County council member Lee Jones, who acts as council liaison to the recorder’s office, said the responsibility for record keeping has fallen onto individual departments, but the county needs to move away from that. Jones said some concerns about having materials managed in such a manner include possible deterioration due to inadequate storage, space management issues and problems in locating needed records.
“We should have a countywide system for archiving,” Jones said. “And then it would be much easier to find old records.”
But it will not be an easy task to sift through the volume of records that need organizing, Schmitz said. That is why his office is hoping to provide some insight to get the process started.
Initially, the recorder’s office planned to hire a record management and preservation consultant to assess the present storage of county records and recommend strategies to ensure their preservation. The county council approved $10,000 in September. But Schmitz said proposals came in at higher prices than anticipated, forcing the office to consider other options.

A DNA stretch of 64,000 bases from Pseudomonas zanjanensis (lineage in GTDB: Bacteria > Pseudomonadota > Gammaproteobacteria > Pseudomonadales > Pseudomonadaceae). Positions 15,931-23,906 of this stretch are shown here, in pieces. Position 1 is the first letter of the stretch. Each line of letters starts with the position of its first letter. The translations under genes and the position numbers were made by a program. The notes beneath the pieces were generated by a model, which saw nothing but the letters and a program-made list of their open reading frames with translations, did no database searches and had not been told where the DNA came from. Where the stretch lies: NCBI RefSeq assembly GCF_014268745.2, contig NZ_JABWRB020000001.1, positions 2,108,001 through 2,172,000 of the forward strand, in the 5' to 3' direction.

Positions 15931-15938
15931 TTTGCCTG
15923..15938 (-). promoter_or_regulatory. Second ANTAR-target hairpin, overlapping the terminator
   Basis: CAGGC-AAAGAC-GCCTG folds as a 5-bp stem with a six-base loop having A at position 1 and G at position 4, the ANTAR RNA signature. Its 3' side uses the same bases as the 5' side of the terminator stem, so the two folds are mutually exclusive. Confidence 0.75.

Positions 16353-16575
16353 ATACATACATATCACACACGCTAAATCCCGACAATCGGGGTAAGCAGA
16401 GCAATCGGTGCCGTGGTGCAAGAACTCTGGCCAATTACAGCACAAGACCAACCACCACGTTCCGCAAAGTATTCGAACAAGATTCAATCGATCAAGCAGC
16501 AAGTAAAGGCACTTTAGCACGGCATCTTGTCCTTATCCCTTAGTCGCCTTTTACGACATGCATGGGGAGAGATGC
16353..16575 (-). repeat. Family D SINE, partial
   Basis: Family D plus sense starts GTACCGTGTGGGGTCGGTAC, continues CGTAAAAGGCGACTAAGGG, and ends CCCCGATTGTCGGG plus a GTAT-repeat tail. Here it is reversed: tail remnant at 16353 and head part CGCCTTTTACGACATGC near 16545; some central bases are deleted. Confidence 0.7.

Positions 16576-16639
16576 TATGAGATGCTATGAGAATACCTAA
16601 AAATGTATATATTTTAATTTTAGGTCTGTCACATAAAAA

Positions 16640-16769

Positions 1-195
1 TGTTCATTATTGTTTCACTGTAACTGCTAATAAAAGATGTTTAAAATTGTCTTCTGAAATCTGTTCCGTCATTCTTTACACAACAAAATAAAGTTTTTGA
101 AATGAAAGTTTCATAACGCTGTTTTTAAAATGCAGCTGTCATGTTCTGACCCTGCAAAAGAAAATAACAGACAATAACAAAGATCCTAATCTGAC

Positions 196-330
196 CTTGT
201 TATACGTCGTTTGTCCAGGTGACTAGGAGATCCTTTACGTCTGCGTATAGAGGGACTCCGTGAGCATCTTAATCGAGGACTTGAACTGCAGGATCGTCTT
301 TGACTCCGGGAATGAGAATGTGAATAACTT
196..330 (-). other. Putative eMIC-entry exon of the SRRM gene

Schmitz said instead of hiring an archival consultant to help the county organize its records, his office will rely on the local records commission to take a more aggressive role to educate other departments on records retention, storage and management.
He said since the recorder’s office offered to lead the endeavor, interest has increased among county offices. Part of the process will be to get training completed with the aid of a representative from the Indiana State Commission on Public Records, something the office did in the past, but Schmitz said response this time may be greater.
“This costs us nothing other than our time and attention,” Schmitz said. “And the state would like to make that training open to other counties in our area at the same time. In this way, Monroe County could have a role in leading the way to improving records management in south-central Indiana.”